British-Ghanaian architect Sir David Adjaye is well-known for designing the Museum of Contemporary Art in Denver and the National Museum of African American History and Culture – among other high-profile commissions. The Design Indaba Alumnus’s first hospital design for Ghana’s biggest healthcare initiative will be realised in 2022.
Agenda 111, commissioned by the Ghanaian government, is a major initiative that will see a total of 111 hospitals built. This includes 101 district hospitals designed by Adjaye, two psychiatric hospitals, seven regional hospitals, and a redeveloped psychiatric hospital in Accra.
With the vision of transforming Ghana’s healthcare sector into a state-of-the-art healthcare leader and a destination for medical tourism, it was only fitting that the award-winning architect be behind the design. A single hospital design from his London-based firm, Adjaye Associates, will be applied to the 101 new district hospitals, in a scheme that will allow the design to conform to each unique geographic condition in both rural and urban areas.
According to Adjaye: “By approaching the hospital as more than just a place for the provision of medical services, the design scheme aims to unlock the potential of this ambitious initiative by repositioning the hospital as a piece of community infrastructure that embodies sustainability, efficiency, and generously provides green spaces to facilitate wellness and healing.”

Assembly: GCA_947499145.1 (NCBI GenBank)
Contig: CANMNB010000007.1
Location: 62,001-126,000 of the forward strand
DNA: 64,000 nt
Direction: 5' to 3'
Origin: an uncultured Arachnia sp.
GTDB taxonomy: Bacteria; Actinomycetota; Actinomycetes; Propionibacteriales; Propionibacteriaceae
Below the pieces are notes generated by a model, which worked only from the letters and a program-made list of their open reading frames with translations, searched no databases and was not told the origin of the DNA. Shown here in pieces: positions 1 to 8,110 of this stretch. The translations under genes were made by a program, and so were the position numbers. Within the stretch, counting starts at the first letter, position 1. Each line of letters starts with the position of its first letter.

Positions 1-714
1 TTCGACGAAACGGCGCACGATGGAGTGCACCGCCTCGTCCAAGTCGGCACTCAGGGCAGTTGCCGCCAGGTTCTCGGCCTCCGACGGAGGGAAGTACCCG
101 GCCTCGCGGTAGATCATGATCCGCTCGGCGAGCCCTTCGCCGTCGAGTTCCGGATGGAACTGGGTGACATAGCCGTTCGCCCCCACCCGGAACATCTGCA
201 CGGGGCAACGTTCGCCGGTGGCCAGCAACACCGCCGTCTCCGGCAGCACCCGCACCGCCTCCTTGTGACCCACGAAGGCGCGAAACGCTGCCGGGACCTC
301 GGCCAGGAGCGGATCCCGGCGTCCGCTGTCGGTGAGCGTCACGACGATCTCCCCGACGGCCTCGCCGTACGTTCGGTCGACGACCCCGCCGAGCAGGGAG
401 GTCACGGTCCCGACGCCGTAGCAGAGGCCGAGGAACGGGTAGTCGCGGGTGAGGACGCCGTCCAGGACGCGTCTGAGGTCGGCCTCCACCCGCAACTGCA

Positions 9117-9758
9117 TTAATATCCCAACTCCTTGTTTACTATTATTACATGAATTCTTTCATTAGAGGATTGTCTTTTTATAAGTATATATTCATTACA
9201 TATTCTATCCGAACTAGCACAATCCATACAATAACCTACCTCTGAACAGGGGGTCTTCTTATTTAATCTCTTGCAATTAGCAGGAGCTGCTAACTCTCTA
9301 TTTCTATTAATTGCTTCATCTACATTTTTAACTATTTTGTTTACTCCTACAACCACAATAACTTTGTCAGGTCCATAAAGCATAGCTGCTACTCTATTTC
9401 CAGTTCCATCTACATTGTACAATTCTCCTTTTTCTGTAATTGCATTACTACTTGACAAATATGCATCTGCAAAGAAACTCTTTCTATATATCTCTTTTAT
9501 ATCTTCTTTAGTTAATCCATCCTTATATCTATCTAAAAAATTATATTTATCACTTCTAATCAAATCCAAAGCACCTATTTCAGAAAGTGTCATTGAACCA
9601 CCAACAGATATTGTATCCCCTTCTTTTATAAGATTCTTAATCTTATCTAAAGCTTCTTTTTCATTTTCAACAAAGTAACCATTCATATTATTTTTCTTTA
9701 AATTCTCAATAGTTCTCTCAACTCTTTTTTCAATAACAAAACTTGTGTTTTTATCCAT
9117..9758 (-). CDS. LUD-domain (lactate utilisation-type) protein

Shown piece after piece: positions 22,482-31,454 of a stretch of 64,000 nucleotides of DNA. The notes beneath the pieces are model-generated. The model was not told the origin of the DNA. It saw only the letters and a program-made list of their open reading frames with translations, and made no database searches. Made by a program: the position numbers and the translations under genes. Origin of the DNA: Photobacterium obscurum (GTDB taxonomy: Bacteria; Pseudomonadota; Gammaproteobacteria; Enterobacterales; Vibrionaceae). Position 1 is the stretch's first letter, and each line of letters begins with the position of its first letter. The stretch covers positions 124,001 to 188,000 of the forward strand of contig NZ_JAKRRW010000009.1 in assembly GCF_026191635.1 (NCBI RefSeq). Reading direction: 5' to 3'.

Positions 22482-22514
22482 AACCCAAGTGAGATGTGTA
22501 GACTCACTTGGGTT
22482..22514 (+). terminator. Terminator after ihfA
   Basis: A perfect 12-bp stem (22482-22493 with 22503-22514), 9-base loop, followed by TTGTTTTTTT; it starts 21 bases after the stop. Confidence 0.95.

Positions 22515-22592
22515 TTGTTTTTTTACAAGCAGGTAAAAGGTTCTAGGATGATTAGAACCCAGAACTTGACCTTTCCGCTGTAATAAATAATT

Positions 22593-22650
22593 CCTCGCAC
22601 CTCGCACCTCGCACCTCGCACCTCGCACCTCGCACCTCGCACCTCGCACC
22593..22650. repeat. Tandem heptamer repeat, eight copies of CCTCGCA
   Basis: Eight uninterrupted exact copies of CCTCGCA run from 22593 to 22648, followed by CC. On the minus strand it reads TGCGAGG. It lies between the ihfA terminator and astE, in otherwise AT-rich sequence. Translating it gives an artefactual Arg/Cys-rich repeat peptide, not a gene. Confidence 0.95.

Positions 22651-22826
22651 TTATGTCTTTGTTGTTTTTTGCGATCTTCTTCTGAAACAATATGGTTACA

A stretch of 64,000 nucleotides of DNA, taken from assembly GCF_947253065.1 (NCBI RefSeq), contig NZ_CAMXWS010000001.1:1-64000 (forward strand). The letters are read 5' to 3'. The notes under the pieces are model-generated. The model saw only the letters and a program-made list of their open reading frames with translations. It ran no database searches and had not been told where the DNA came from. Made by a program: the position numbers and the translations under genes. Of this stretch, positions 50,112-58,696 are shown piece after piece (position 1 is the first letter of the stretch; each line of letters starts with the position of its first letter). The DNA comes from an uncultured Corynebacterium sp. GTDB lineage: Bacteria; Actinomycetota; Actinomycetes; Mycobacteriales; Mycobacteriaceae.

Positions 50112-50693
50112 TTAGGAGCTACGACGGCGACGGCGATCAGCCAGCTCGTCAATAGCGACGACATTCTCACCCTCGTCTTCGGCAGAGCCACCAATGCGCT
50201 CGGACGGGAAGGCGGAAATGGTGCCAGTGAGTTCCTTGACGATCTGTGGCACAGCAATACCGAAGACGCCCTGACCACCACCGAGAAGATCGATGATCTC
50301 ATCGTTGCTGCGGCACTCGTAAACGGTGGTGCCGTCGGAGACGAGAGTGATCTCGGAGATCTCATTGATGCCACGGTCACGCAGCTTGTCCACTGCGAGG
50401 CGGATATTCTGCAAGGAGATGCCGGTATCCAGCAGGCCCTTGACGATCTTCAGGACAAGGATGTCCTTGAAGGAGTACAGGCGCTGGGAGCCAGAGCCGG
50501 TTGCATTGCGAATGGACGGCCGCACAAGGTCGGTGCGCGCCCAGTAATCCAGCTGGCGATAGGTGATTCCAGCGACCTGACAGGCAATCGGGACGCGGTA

This emphasis on holistic spaces and adaptability led the firm to adopt a design philosophy that unlocked the centuries-old wisdom of the Adinkra symbols, specifically the Denkyem, the symbol of a crocodile, which is celebrated for its adaptability and intelligence.
Each hospital facility is designed as a single-storey campus featuring primary care facilities such as emergency departments, surgery, maternity and pediatric wards, physiotherapy, OPD, labs and diagnostics. All of this will be supported by other structures such as waiting pavilions, kitchens, energy centres, residences and courtyards.
One example of the design’s adaptability is the two types of roof structures employed: Butterfly and Gabled. Depending on the type of building or facility, the different types of roofs will be used to either maximise the amount of natural light and ventilation or ensure minimal exposure to natural elements. Despite the differences in roof structures, however, both will effectively harvest rainwater and provide an insulated shell to minimise heat in the interiors.
The project officially commenced in August of 2021, with the first of the hospitals due to finish construction within 12 months.
Credits: Adjaye Associates